Iphigenia among the Taurians

ISBN-10: 022620362X
ISBN-13: 9780226203621
Edition: 2014
List price: $10.00 Buy it from $2.90
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Description: This historic book may have numerous typos and missing text. Purchasers can usually download a free scanned copy of the original book (without typos) from the publisher. Not indexed. Not illustrated. 1904 edition. Excerpt: ...and 8p6povs  More...

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Book details

List price: $10.00
Copyright year: 2014
Publisher: University of Chicago Press
Publication date: 9/10/2014
Binding: Paperback
Pages: 72
Size: 5.50" wide x 8.25" long x 0.50" tall
Weight: 0.242
Language: English

This historic book may have numerous typos and missing text. Purchasers can usually download a free scanned copy of the original book (without typos) from the publisher. Not indexed. Not illustrated. 1904 edition. Excerpt: ...and 8p6povs KaWtffTadiovs & eivoy Karh nbvrov.' Accurate rhythmical recitation of choral odes, so far from being inconsistent with due expressiveness, helps to reveal the effective harmony between sense and form. A fluent and distinct enunciation is needed, and careful practice, until the rhythm takes care of itself, or becomes only a sub-consciousness, while the mind of the reader dwells upon the thought, the imagery, and the feeling. in.: L_ iui _s L_ Ii v i_ _w_aii--w w II--w w I--w w I--w w I _ A II I. 4.4.4. 4. 4. II. 44.44. III. 44. 44. 4. The responsion is imperfect in Zv8a Tss iajoKT6vov, v. 1113. The sentiment is still present that found utterance at the close of the first stasimon, the captives' regret and vain imaginings. The rhythm of the two odes is very similar. The movement here is quite uniform. Both the uniformity and the lack of anacrusis in the first period of strophe 1 add to the plaintive singing effect. There is some recovery from this steadfast plaint at the close of strophe 2, where the uninterrupted flow of cyclic dactyls is to be noted in the last verse but one. Observe the resemblance in sound between ZXtyov and hrarov, /hoxttcus and Xoyxms, which occupy corresponding positions in strophe and antistrophe 1. The recurrence of the same strain of music and the same dance-figure enforces such verbal correspondences, which occur frequently and cannot be regarded as accidental. ' -w j-w w _ A II: _w i i_ I_w_wl_i_a I. 4. 33. II. 3.44. 3.3. 44.3. III. 5.5. 5. 4. IV. 44. 44. V. 3.4.3.3.4. 6. In subject the third stasimon stands quite by itself. It is a chapter in sacred history, and the one long strophe has a certain tranquillity of rhythm, with a single pointed departure therefrom in the fourth...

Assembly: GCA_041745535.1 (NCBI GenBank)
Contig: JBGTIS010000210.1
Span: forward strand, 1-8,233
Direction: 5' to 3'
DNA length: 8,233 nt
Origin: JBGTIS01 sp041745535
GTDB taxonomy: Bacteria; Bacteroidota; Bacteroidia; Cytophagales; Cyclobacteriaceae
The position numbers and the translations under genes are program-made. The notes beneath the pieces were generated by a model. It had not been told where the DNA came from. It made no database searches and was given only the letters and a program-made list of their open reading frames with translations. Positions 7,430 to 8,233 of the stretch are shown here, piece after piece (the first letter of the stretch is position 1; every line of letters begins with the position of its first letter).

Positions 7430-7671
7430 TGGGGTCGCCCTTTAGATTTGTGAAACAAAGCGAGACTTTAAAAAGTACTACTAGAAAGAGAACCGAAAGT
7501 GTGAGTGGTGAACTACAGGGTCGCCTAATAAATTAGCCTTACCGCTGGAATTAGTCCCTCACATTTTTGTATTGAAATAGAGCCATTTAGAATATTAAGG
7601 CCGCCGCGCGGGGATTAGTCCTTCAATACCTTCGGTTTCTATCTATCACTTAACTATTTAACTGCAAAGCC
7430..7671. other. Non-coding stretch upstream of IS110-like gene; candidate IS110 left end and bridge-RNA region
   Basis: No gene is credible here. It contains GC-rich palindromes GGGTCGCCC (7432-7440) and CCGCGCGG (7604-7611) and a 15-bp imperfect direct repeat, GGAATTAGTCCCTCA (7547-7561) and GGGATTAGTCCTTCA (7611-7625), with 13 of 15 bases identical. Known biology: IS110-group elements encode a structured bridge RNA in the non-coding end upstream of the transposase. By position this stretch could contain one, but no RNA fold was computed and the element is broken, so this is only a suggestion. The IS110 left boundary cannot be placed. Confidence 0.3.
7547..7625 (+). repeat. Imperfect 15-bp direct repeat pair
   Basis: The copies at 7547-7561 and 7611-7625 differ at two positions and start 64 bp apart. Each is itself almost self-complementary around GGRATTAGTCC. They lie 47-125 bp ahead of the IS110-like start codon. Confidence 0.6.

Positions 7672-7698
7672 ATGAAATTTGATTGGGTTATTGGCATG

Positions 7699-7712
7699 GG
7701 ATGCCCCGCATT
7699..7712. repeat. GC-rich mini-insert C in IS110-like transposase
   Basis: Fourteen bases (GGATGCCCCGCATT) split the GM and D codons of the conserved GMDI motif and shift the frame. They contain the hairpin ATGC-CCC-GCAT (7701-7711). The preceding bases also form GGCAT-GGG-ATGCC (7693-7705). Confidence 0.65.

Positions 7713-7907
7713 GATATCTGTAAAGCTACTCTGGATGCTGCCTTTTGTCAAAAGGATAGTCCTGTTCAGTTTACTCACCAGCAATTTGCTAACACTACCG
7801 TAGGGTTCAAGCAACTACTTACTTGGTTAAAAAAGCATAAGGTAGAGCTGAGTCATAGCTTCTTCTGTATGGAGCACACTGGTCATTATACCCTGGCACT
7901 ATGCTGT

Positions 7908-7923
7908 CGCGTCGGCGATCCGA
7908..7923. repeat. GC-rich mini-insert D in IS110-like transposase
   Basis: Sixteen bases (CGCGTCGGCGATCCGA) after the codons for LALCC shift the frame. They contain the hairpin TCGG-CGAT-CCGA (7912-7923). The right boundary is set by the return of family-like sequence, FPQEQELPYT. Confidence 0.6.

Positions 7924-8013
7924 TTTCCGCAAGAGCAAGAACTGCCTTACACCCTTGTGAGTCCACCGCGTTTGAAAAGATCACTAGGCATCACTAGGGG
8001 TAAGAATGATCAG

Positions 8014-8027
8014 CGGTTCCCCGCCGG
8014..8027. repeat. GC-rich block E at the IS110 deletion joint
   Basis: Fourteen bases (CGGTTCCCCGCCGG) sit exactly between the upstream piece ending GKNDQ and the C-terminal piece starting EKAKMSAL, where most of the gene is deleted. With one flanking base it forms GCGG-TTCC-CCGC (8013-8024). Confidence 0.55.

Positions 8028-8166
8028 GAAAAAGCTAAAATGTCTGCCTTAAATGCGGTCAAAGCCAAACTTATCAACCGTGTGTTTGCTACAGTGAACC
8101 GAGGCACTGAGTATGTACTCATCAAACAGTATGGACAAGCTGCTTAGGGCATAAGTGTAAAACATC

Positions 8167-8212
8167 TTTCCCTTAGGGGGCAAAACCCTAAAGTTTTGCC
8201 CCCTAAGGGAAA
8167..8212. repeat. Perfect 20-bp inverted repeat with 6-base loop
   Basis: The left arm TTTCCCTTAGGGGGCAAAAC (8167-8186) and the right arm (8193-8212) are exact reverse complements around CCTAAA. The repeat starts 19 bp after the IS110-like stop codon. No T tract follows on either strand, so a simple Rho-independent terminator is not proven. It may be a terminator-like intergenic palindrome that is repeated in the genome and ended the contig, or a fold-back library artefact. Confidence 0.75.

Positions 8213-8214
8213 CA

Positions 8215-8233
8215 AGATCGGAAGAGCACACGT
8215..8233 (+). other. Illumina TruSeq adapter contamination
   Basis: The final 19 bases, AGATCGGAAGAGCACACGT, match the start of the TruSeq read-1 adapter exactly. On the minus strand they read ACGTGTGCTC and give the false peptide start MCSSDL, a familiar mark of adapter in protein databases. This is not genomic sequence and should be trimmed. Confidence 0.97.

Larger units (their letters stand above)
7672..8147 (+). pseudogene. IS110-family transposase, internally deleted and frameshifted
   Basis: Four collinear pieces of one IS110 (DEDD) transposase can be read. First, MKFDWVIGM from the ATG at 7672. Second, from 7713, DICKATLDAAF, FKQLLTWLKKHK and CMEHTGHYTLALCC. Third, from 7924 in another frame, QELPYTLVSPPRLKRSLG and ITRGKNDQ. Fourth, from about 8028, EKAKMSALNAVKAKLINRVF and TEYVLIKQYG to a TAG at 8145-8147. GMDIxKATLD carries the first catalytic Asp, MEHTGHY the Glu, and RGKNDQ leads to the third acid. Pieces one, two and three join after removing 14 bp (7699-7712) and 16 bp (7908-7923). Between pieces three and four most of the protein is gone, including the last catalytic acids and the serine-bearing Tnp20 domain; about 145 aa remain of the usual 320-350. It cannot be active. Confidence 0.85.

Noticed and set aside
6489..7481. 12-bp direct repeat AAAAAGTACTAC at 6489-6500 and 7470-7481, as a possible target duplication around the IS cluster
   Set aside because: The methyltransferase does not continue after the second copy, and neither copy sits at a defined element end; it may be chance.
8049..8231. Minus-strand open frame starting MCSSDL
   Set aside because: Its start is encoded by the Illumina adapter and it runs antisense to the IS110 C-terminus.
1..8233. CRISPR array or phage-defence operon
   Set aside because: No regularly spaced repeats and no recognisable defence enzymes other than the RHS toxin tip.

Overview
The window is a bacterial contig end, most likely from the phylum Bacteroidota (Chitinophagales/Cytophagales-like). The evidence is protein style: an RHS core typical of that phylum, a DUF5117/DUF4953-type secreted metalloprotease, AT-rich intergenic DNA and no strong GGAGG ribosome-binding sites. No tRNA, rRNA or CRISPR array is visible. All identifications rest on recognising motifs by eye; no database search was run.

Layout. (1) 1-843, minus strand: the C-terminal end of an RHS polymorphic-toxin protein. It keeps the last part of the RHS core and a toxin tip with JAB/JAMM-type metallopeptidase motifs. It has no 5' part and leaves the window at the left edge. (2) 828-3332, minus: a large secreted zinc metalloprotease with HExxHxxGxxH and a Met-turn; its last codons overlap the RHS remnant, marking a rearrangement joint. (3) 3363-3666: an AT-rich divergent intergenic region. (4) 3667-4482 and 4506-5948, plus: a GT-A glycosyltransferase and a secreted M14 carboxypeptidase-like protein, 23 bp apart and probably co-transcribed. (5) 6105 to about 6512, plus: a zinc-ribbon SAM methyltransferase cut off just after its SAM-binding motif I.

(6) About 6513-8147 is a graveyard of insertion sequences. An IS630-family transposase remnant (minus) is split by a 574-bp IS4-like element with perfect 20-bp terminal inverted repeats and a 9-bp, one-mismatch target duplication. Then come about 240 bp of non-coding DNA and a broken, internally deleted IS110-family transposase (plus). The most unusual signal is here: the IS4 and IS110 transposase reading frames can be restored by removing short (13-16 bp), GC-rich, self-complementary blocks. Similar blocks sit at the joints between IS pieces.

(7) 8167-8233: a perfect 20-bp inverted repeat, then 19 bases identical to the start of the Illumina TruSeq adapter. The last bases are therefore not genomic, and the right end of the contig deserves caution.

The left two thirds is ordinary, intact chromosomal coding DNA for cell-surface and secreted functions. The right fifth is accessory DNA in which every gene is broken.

Euripides, one of the three great Greek tragedians was born in Attica probably in 485 B.C. of well-to-do parents. In his youth he cultivated gymnastic pursuits and studied philosophy and rhetoric. Soon after he received recognition for a play that he had written, Euripides left Athens for the court of Archelaus, king of Macedonia. In his tragedies, Euripides represented individuals not as they ought to be but as they are. His excellence lies in the tenderness and pathos with which he invested many of his characters. Euripides' attitude toward the gods was iconoclastic and rationalistic; toward humans-notably his passionate female characters-his attitude was deeply sympathetic. In his dramas, Euripides separated the chorus from the action, which was the first step toward the complete elimination of the chorus. He used the prologue as an introduction and explanation. Although Euripides has been charged with intemperate use of the deus ex machina, by which artifice a god is dragged in abruptly at the end to resolve a situation beyond human powers, he created some of the most unforgettable psychological portraits. Fragments of about fifty-five plays survive; some were discovered as recently as 1906. Among his best-known plays are Alcestis (438 B.C.), Medea and Philoctetes (431 B.C.), Electra (417 B.C.), Iphigenia in Tauris (.413 B.C.), The Trojan Women (415 B.C.), and Iphigenia in Aulis Iphigenia (c.405 B.C.). Euripides died in Athens in 406. Shortly after his death his reputation rose and has never diminished.

Anne Carson was born December 16, 1950. Carson is a poet, an essayist, and a classicist. She is the director of the graduate program in Classics at McGill University, where she also teaches Latin and Greek. Carson is perhaps besst know for Autobiography of Red: A Novel in Verse, which won the 1998 QSPELL Prize for Poetry. Carson recently won the 2001 Griffin Poetry Prize for Men in the Off Hours. Carson also won the T.S. Eliot poetry prize for The Beauty of the Husband, the first woman to win the award in its nine-year history. She was awarded a Guggenheim Fellowship in 1998 and received a $500,000 MacArthur Fellowship in 2000. Carson is the author of seven books.

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